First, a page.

Wednesday, June 21, 2006

A Trojan Horse Called TABOR

The disastrous so-called Tax Payers Bill of Rights (TABOR) initiative petition campaign challenge is winding down and if all goes as expected it will go the way of its companion eminent domain petition.

In a 6-3 opinion yesterday the state's Supreme Court struck down an initiative petition to protect landowners in eminent domain actions, saying it violates the constitution because it deals with more than one subject.

Both petitions were circulated by Oklahomans in Action. We've heard stories of out-of-state felons serving as petition circulators and that thousands of the signatures gathered were unverifiable --- which should sink this effort to destroy our state.

The Alliance for Oklahoma's Future is the watchdog for this "bill of goods" and if they are successful in stopping TABOR from being on the November ballot Oklahoma we will all be grateful.

Read more about this trojan horse and the Alliance read this at the Progressive States Network.

Oklahoma's Citizens Policy Center is also doing work to stop TABOR.

3 comments:

Aticus88 said...

Thanks for the TABOR update and the links. I’m glad to see that there is good discussion about the dangers of the TABOR initiative in Oklahoma.

Seems that Montana is having some difficulties with the issue of properly obtaining signatures on TABOR petitions and the story reminded me of the allegations that similar things were happening here. Here’s the Montana story: http://thinkprogress.org/2006/06/20/montana-tabor/. And here is the citizen’s response in Montana: http://www.notinmontana.org/index.php.

And of course, the TABOR law in Colorado has been disastrous (http://www.coloradoan.com/apps/pbcs.dll/article?AID=/20060605/OPINION04/606050312&SearchID=73246872956413) where it forced the legislature to cut higher education, public health and environmental protection. Citizens fought back and in a referendum, temporarily lifted the caps imposed by TABOR, and the battle continues.

So I’m very pleased to see several web sites with thoughtful, researched material dedicated to defeating the TABOR initiative here. Now we need volunteers to help with time and money to work to keep this travesty off the ballot.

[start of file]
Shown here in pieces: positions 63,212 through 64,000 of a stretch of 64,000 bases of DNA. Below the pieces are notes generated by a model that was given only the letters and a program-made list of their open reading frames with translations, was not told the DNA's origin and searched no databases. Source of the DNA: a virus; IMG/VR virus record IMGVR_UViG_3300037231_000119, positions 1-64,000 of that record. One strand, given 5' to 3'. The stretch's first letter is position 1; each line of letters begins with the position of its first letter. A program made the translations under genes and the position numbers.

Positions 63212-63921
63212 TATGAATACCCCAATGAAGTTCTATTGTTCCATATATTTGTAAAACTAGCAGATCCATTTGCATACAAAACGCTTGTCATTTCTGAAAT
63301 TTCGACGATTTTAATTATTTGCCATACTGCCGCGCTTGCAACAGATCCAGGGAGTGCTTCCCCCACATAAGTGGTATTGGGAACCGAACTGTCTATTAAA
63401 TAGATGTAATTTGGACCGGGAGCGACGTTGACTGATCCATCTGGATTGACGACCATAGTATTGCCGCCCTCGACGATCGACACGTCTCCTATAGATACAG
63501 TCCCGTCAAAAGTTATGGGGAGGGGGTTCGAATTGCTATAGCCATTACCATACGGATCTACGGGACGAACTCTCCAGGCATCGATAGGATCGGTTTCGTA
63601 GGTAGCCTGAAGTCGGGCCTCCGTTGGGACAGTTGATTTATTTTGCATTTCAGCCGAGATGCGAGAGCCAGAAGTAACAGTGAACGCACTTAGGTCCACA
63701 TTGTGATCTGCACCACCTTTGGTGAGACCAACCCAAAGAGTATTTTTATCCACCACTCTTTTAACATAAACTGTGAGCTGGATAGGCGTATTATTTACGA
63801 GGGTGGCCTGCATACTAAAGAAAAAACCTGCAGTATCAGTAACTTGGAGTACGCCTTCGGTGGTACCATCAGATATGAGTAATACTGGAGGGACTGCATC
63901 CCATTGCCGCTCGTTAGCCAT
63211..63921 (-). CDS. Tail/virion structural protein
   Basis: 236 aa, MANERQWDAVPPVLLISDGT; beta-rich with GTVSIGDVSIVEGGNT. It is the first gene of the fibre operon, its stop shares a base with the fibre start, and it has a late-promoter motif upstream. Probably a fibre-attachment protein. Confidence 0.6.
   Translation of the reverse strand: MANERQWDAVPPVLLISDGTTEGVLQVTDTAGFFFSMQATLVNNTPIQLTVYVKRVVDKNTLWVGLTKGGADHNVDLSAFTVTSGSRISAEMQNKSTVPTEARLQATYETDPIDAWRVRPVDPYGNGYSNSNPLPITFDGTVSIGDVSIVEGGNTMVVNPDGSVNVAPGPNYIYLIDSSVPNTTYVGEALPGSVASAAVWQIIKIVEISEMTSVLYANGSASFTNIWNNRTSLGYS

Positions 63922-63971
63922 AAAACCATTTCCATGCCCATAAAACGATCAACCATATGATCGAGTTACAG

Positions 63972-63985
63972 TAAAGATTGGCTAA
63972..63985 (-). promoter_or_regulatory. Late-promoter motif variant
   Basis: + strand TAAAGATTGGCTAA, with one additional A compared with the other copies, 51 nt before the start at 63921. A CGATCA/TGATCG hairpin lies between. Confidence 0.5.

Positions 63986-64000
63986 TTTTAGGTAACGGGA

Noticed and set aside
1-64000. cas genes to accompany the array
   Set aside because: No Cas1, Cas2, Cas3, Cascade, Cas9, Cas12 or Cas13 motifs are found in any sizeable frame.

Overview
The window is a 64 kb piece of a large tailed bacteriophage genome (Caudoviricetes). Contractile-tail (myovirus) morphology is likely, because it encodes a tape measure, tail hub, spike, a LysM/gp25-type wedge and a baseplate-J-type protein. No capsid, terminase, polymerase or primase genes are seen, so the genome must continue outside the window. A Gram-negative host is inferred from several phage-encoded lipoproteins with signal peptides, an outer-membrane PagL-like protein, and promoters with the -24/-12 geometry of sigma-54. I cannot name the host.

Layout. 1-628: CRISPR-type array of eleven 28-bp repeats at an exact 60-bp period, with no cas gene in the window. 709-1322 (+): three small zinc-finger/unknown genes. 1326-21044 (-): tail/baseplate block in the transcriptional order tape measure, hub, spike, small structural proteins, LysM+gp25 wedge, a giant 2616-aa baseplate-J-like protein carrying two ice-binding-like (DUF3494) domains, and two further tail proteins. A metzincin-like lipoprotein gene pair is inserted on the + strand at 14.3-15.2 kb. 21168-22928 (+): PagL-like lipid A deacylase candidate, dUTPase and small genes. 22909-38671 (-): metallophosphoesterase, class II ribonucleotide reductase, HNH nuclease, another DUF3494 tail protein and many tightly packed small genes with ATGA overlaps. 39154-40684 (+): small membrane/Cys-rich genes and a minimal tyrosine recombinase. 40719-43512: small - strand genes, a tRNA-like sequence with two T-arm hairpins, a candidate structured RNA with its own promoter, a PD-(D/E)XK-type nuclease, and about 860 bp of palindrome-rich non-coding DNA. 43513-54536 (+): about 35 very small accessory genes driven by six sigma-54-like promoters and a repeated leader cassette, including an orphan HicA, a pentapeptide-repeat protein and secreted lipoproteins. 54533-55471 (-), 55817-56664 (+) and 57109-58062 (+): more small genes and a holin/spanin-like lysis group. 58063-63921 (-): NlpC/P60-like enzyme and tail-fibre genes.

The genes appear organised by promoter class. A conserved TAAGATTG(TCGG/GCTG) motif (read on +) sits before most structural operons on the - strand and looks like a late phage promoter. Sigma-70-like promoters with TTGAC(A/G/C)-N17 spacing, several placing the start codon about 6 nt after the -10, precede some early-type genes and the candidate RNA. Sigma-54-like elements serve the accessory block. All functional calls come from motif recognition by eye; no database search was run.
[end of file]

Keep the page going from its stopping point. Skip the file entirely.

There is an interesting book and web site that gets at the fundamental reasons why some want to force a TABOR on us all: http://www.noyoyoeconomics.com/. It outlines the YOYO economy – “you’re on your own” – that so many of the Republicans are trying to impose under the guise of cutting taxes.

Every time someone says they support TABOR, they should also indicate what they intend to cut in government services. Teachers pay? Foster care? Bridge and highway repair? Health services for the poor? Education? Law enforcement?

Support of any TABOR initiative or promise to cut more taxes appeals to a selfish side of the human nature and ultimately promotes the YOYO economic model. But in a democracy, there are things we all support through our taxes that serve the common good.

Susan Hardy Brooks said...

It is important for all of us to continue to educate folks about TABOR. Thanks for helping spread the word about the devastating impact it would have on Oklahoma.

Hearings on the legal challenge on the validity of TABOR petition signatures will continue next Tuesday, according to The Journal Record. Evidence shows that more than 120,000 of the almost 300,000 signatures on petitions seeking a vote on TABOR law are invalid and should be stricken, according to Kent Meyers, the protestants’ attorney. Meyers said that more than 50,000 signers were not registered to vote when they signed the petition. Opponents have to disqualify 79,466 signatures to keep the TABOR petition off the ballot. To be put to a vote of the people, a proposed constitutional amendment must garner at least 219,564 valid voter signatures. Meyers said thousands of signatures should be disqualified for the following reasons:
l 1,700 due to out-of-state circulator addresses on petitions.
l 13,306 due to out-of-state addresses on hotel registries.
l 24,023 because circulators listed Oklahoma hotels as addresses, but were not registered at the hotels.
l 8,857 due to out-of-state addresses in notary logs.
l 3,282 because of out-of-state IDs in notary logs.
l 17,162 due to out-of-state addresses on IRS 1099 forms.
l 7,267 due to invalid notarizations.

Lisa Pryor said...

A Supreme Court referee advised today that the petition should be thrown out. Too many signatures were invalid.